January 22, 2007

The Basis of W. G. T. Shedd's (1820–1894) Universal Gospel Offer

The universal offer of the gospel is consistent with the divine purpose of predestination because (1) Christ's atonement is a sufficient satisfaction for the sins of all men and (2) God sincerely desires that every man to whom the atonement is offered would trust in it. His sincerity is evinced by the fact that, in addition to his offer, he encourages and assists man to believe by the aids of his providence — such as the written and spoken word, parental teaching and example, favoring social influences, etc. — and by the operation of the common grace of the Holy Spirit. The fact that God does not in the case of the nonelect bestow special grace to overcome the resisting self-will that renders the gifts of providence and common grace ineffectual does not prove that he is insincere in his desire that man would believe under the influence of common grace any more than the fact that a benevolent man declines to double the amount of his gift, after the gift already offered has been spurned, proves that he did not sincerely desire that the person would take the sum first offered.
W. G. T. Shedd, Dogmatic Theology (Phillipsburg: Presbyterian & Reformed Publishing, 2003), 349.

Also in W. G. T. Shedd, Dogmatic Theology, 3 vols. (New York: Charles Scribner's Sons, 1888), 1:457.


What interests me about the above quote are the following points:

1) Shedd connects the sincerity of the universal offer to the sufficiency of Christ's satisfaction made for the sins of all men and to God's desire that every man trust in it. Notice that Shedd does not say that Christ's death COULD HAVE BEEN (Owen's hypothetical way of putting it) sufficient for the sins of all men, but that IT IS sufficient. So, it's not just the case that there is a bare sufficiency because of Christ's infinite intrinsic value, but he really suffered or satisfied for the sins of all men in the death he died (an ordained sufficiency). Moreover, Shedd hasn't gutted the revealed will of God of any sense of desire, a want of compliance, willingness, a propensity, an active principle, velleity, or seeking. He sees the revealed will as a "desire" in God (like Calvin) and connects that to the basis for a sincere offer. Shedd's distinction between the secret and revealed will of God is not a distinction without a difference.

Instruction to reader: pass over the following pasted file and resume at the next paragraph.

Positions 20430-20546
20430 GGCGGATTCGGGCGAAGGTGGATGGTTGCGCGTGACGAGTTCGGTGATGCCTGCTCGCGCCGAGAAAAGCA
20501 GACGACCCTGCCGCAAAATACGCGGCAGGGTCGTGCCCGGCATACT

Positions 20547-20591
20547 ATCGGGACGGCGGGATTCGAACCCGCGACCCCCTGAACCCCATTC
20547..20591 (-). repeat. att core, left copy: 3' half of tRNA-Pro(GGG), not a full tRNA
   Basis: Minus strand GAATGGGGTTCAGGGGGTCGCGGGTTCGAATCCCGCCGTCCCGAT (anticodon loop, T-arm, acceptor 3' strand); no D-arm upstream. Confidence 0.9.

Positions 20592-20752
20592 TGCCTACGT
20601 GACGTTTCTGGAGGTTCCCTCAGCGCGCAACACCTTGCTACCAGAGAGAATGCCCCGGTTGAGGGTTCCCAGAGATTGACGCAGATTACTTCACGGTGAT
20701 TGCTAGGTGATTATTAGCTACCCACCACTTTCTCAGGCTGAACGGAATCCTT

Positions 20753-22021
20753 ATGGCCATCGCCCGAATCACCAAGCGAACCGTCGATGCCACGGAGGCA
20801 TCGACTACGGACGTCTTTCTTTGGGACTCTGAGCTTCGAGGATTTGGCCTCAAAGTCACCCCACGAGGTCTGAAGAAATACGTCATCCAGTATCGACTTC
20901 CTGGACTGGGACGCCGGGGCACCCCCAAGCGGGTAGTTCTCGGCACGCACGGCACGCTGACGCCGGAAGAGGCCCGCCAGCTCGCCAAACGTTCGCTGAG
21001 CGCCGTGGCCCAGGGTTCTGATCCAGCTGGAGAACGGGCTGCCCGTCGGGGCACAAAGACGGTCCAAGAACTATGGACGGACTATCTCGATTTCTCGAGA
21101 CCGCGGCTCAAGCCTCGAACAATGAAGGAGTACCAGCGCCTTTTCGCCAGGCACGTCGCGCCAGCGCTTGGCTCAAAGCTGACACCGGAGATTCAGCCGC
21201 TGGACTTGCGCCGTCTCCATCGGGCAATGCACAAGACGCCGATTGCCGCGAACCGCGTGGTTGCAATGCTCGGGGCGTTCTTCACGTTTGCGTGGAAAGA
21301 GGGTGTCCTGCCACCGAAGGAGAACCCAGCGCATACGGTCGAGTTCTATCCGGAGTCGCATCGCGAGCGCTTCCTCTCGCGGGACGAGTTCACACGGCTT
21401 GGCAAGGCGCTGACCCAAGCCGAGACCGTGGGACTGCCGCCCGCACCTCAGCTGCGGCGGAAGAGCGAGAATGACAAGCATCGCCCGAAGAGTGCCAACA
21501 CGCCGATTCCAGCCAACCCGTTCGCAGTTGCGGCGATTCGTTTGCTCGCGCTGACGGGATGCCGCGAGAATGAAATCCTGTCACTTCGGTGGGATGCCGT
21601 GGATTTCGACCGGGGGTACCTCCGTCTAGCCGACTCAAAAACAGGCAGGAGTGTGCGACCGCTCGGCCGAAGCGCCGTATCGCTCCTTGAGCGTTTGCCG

2) Shedd is not so decretally bent in his theology so as to gut common grace of the notion that God grants good things with a view to saving. He argues that the common bounties of providence are given to "encourage" and "assist" men to believe savingly. In other words, he's not merely paying lip service to the classical Calvinistic teaching on common grace.

Some higher Calvinists, due to their overly decretal view of things, have significantly distorted or gutted the classical conceptions of Christ's sufficiency, the revealed will and common grace, unlike Shedd. They can only affirm a hypothetical sufficiency, they don't really think the revealed will is a will (it merely points to a passive constitutional "delight" in God for certain abstract principles like repentance), and they don't think that the common bounties of providence stem from a seeking in God for the ultimate well-being of man.

Two serious theological errors have occurred in church history. There are 1) those who are inclined to think that God may not be able to bring to pass what he has determined to bring to pass (his decretal will), and there are 2) those who are inclined to think that God doesn't really will or want compliance to what he commands (his revealed will). To use an analogy from the Lord of the Rings movie, each position is like a ring of power. If you put on the first ring, the decretal will of God turns invisible. If you put on the second ring, the revealed will goes invisible. These two parties, which represent different halves of a false either/or dilemma (since it's really the case that God will bring to pass what he has determined AND he wants compliance to what he commands), continue to wage war against each other today. Both are in desperate need of the balance of W. G. T. Shedd. Because my blog is primarly concerned with taking the second ring of power to Mount Doom, those associated with the second party are not exactly enthusiastic about what I have to say.

No comments: